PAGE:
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Center for Internet Augmented Research receives $10.3M NSF grant to improve data sharing globally

Center for Internet Augmented Research receives $10.3M NSF grant to improve data sharing globally

January 25, 2021 at 2:50pm


FIU’s Division of IT’sCenter for Internet Augmented Research and Assessment (CIARA) has been awarded two five-year grants totaling $10.3 million for network infrastructure and software projects that will help scientists around the world share more data at a faster rate.
The funds will help CIARA continue to evolve the infrastructure of the AmLight intercontinental network and internet exchange points and help develop new software that will increase operational efficiency and better enable research that spans multiple continents.
One of the grants, for $6.5 million, will be used to fund the AtlanticWave-SDX and $3.8 million will go to the Americas Lightpaths Express and Protect project (AmLight-EXP). These projects, which were conceived by technology researchers and network engineers at CIARA, help researchers share large amounts of data quickly through a highspeed network that goes through North America, South America and Africa. Creating this strong dedicated network allows for data to be accessed quicker by scientists, educators, and students as well as research instruments that include the Vera Rubin Observatory in Chile, the High Luminosity Large Hadron Collider experiments in Brazil, and the Square Kilometer Array (SKA) in South Africa.
CIARA, a research center positioned to leverage advanced cyberinfrastructure for science research and education, was established in 2003 and has successfully bridged technology gaps between researchers and IT practitioners. CIARA also has provided scholarships for undergraduate and graduate students, especially underrepresented minorities, women and first-generation college students. CIARA supports interdisciplinary research, education and operations through its programs, making it unique to FIU and to higher education institutions, since only a handful of universities in the world have similar programs.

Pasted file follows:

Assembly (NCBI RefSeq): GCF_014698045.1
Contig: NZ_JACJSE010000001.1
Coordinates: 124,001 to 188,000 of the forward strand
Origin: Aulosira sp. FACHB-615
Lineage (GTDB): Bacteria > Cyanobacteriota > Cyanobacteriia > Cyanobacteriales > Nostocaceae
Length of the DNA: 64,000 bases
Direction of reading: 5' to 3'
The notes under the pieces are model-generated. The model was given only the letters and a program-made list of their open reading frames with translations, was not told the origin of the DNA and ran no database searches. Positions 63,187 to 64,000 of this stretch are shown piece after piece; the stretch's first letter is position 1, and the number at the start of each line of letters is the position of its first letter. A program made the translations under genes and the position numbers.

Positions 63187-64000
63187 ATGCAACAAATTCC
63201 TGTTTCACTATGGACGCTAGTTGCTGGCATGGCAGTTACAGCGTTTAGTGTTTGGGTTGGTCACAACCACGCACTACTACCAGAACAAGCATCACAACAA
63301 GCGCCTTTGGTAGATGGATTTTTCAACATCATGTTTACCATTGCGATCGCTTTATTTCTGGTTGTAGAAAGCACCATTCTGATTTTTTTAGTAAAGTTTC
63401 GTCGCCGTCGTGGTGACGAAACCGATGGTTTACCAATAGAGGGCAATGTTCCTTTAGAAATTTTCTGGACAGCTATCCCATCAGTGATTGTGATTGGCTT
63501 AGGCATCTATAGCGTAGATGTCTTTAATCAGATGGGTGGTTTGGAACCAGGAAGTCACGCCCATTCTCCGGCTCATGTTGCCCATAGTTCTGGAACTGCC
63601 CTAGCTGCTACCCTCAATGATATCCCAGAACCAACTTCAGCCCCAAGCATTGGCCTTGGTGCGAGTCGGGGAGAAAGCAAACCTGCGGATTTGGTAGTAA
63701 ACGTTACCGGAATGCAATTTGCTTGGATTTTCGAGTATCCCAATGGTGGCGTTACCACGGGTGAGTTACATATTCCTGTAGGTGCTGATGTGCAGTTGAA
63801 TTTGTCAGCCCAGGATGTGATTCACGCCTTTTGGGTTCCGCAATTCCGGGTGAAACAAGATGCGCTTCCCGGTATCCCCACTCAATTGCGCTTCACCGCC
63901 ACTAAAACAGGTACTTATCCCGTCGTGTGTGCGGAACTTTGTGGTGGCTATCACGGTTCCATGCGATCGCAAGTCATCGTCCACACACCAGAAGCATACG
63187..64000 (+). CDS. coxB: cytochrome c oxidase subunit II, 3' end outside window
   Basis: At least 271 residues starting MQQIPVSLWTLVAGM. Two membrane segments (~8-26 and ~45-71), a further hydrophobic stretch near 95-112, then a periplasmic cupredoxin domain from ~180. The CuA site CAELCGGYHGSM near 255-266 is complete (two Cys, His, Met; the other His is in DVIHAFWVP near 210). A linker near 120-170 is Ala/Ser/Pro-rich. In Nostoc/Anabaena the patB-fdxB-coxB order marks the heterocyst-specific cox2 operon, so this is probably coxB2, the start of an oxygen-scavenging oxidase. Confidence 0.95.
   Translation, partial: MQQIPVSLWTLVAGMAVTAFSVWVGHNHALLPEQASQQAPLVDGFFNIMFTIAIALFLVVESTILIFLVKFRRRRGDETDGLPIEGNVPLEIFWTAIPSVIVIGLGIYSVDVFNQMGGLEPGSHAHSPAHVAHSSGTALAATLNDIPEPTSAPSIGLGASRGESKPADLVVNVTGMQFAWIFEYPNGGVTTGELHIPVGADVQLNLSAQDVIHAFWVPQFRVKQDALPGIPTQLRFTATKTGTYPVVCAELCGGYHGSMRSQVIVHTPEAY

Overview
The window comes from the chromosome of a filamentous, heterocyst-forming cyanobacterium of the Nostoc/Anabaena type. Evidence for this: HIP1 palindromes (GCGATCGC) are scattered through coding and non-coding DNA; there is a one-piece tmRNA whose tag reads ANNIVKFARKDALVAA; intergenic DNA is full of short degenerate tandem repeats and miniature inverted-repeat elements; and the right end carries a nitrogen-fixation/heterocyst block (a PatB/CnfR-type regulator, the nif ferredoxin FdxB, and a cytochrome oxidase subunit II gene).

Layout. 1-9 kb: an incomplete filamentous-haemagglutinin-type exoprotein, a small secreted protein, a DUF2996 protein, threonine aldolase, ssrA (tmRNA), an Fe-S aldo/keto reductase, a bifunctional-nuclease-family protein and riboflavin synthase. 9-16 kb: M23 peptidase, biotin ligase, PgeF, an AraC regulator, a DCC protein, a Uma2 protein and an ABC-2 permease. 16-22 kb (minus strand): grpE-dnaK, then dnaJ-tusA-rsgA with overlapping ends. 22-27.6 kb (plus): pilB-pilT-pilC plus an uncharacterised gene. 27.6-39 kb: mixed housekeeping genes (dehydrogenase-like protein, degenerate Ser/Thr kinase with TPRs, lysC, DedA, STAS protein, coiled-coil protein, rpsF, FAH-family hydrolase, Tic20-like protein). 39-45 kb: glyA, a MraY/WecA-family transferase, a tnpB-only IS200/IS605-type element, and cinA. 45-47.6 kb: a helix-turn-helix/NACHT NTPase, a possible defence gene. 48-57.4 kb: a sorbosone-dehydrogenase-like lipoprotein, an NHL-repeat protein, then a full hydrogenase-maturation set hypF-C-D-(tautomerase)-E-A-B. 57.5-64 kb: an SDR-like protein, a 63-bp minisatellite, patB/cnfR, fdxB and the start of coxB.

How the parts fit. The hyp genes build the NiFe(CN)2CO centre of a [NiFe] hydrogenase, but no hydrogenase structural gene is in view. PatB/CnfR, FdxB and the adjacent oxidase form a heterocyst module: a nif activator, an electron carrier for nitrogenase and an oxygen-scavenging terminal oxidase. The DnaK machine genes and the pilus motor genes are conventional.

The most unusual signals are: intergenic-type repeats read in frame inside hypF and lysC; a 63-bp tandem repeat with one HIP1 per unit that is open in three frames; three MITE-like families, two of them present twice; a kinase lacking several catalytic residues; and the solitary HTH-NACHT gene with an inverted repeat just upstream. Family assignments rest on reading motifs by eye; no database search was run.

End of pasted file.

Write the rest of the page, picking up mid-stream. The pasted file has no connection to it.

“We are incredibly proud of these grants and are confident they show CIARA’s commitment and dedication in bridging the gap between education and research,” said Robert Grillo, vice president and chief information officer of the Division of Information Technology. “We hope to continue our important work to better connect the world and share information.”
The AtlanticWave-SDX grant, which has been awarded to CIARA for the second time, aims to make network paths easy for scientists to use. The grant will introduce new capabilities, enabling Open Exchange Points (OXP) to react to unplanned network events. An OXP serves as meet points for connecting and facilitating the exchange of data between research and education networks. They are critical cyberinfrastructure in the transit of data over long geographical distances. For example, data from the Vera Rubin Observatory will transit 6 OXPs as it moves from the southern to northern hemispheres.
The AmLight-ExP network plans to increase in capacity and resiliency. By 2021-2023, the network’s goal is to increase bandwidth from Florida to Brazil, and Brazil to Colombia. AmLight partners in Latin America, in collaboration with the European Commission are adding a new Americas Lightpaths Express path from Fortaleza, Brazil to Sines, Portugal. The aggregate bandwidth capacity is planned to increase to 800 gigabytes-per-second, compared to its current capacity of 600 gigabytes-per-second.
From 2024 to 2026, scientists expect a growth in the research and education network fabric that links the continents across the Atlantic. The AmLight project envisions new network connections from Brazil to Virginia, and Virginia to Portugal, adding resiliency and capacity between the U.S., South America, and Europe. By 2026, the AmLight project aims to achieve 4.4 terrabytes-per-second of aggregate bandwidth capacity.